A perfect example from my experience was a Sugar Glider that was brought into care by a brand new WIRES member in my branch. This person never registered the animal with our Possum/Glider officer thus never asked for help - which in itself is a contravention of the rules; after all systems are in place for the animals and their best chances for recovery - and she just kept the animal after getting advice from the local Petbarn on keeping gliders. When we asked whom she contacted about three weeks after the glider was brought into her care she said Petbarn and it was sufficient for her. So this glider was unable to climb or stretch its patagium (the membrane used in flight) and in the end it was euthanized due to the permanent damage caused to its nervous system. It was a hopeless case sadly. Had it have seen a vet within 24 hours of it being found then the chances would certainly have improved. Please don't take this as a lecture, just a suggestion for future consideration as I am very confident we both want the best for the animal(s). If a person smacks their head hard then I would certainly seek medical assistance. I feel that to a little frail bird that sort of impact is like a head-on with a car for a human, so I would suggest it's still a good idea to seek help with wildlife rescuers or a local vet who can then initiate the actions needed. :)

Araminta
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Hi Windhover,thanks for all that excellent information,it all makes so much sense to me. Sometimes, when the bird breaks the neck,it is dead! The difference is , if you take an insured animal, (what kind doesn't matter),To a vet at Toronga Zoo, or your local vet.It's the difference between life or death.In my experience "normal vets" do not bother about little birds,or they have no idea what do with them. Unless you find the right person, no chance! But I have a question: what can be done, to avoid birds flying into windows?? You can't have the curtains shut all day? Any other ideas?

M-L

Tassie

Araminta two years ago I stayed four nights in the main street of Cairns and the amount of birds that were hitting the shop windows on dark was truly astounding. On one evening walk I saw approx 15-20 birds hit the windows and bounce off onto the footpaths.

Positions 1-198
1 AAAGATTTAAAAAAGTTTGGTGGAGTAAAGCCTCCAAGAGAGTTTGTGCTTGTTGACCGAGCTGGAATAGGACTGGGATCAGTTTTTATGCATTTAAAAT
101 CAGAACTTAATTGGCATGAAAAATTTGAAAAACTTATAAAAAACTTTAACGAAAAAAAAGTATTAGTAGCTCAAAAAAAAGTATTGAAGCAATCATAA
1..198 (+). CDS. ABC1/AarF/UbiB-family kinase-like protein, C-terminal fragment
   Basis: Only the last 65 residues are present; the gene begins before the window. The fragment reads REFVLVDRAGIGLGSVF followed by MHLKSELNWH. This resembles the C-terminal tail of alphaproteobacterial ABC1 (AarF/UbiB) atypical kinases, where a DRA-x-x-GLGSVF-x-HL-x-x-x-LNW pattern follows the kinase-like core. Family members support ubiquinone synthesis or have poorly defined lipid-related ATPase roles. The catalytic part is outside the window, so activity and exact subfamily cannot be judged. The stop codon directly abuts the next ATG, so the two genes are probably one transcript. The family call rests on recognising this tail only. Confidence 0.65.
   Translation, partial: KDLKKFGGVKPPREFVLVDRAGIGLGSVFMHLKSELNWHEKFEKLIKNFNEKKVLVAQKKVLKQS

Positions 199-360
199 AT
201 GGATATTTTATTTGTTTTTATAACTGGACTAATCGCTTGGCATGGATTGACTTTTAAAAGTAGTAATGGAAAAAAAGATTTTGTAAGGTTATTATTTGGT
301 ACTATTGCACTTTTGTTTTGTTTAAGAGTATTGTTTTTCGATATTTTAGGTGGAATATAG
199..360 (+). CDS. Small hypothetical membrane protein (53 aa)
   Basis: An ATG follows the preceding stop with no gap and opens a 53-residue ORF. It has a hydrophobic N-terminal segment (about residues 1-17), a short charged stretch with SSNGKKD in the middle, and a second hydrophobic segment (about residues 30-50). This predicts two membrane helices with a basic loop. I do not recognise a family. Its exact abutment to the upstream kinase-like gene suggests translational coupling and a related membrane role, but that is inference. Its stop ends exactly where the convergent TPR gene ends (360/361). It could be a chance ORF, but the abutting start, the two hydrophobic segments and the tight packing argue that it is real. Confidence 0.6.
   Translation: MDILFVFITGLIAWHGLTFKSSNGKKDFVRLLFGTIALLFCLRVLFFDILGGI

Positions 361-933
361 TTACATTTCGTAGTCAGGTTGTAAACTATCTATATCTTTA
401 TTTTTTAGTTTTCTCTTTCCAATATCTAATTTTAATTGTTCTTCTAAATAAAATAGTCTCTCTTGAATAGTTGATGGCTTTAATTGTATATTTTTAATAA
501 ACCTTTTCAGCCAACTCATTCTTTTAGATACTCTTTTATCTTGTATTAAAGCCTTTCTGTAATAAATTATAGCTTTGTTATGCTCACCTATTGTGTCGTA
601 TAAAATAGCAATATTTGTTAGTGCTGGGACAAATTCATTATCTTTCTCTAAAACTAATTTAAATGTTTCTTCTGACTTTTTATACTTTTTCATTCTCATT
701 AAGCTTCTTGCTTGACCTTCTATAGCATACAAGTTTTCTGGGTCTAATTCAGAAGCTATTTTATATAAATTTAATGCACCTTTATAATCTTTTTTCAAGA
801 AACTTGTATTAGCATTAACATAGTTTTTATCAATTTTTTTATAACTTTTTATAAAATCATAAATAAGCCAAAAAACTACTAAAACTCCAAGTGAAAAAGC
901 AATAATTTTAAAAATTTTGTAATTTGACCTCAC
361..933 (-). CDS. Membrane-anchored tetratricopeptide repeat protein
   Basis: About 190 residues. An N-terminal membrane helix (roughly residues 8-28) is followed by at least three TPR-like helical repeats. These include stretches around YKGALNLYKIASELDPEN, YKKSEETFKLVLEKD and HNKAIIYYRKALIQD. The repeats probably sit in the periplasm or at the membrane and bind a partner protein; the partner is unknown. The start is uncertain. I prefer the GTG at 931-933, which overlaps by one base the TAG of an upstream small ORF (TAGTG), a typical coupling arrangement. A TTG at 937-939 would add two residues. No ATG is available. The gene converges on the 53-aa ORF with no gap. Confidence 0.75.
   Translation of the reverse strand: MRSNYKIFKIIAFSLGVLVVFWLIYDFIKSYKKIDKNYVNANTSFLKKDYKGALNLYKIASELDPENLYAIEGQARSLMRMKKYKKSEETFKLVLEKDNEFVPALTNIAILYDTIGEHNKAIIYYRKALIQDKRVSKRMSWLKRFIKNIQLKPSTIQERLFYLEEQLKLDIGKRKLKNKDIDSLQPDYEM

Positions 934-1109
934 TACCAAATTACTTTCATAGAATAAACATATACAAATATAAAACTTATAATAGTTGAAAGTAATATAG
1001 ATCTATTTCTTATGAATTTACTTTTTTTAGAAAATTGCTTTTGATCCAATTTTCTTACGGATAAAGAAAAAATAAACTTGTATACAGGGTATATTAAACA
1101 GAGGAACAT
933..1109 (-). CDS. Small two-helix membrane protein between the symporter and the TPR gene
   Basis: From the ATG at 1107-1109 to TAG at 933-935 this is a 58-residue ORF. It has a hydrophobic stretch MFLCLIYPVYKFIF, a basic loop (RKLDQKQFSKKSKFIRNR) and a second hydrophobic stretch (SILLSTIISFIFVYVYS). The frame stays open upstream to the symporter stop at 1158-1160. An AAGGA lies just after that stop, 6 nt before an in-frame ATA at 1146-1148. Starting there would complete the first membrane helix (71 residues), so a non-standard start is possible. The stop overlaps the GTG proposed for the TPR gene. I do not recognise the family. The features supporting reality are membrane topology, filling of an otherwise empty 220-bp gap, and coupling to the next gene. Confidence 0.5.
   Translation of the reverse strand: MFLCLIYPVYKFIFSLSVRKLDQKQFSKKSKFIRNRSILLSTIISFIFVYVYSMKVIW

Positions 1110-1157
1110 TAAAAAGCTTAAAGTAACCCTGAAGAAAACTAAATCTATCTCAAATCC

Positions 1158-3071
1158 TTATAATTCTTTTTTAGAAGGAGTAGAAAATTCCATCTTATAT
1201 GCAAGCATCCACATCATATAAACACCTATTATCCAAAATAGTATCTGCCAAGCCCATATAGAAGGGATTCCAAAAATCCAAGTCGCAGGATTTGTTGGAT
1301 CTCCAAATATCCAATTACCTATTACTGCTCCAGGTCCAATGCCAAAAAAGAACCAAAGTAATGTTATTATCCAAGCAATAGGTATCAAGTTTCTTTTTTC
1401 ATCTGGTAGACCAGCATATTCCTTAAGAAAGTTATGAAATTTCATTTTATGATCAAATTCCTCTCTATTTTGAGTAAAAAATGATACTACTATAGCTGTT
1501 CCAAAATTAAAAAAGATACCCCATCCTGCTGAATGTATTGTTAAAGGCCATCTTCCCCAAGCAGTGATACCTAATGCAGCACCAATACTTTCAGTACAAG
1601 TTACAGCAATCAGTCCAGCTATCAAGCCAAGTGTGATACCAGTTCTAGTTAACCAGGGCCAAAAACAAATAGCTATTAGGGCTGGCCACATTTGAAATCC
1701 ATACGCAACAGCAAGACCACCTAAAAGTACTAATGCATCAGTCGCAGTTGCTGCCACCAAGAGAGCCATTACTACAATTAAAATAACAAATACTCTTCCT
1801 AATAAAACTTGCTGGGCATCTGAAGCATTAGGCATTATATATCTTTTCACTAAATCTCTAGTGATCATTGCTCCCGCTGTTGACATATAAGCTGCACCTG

The problem in my view was that the birds were coming in to roost and were getting confused by the shop lights.
Is there anyone else that has witnessed this in Cairns ???

Windhover
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Hi Araminta,
Re: windows I really have no idea, but can ask a few people. :) That's crazy Tassie. I've never ever seen anything like that!
As for the vets, I agree. There are quite a few in my area (near the foot of the Blue Mountains) and since we deal with a lot of injured wildlife on the plains here many of the region's vets have excellent knowledge of wildlife first aid and diagnosis. The Taronga vet is here too six days and he and his wife are awesome and specialize in reptiles. There is also a bird specialist and one other clinic that do reasonably well. Our personal vets are very wonderful, but they do admit that their knowledge is somewhat limited and will at times ring to ask questions from us or from other carers, which is awesome since there are no egos there. :) There is another vet and when we find out about something there, we get the animal away from them immediately, even if then we need to fluff around finding another carer. That one we would not take our dog to. :( I will obviously not mention names of clinics. :)
I think one other problem is that many of the carers don't bother taking animals to vets as they think of themselves as "vets" having done a day's training and a few rescues here and there. This really sucks as well, since the vets then don't get the opportunity to experience wildlife emergencies thus their level of knowledge suffers. :(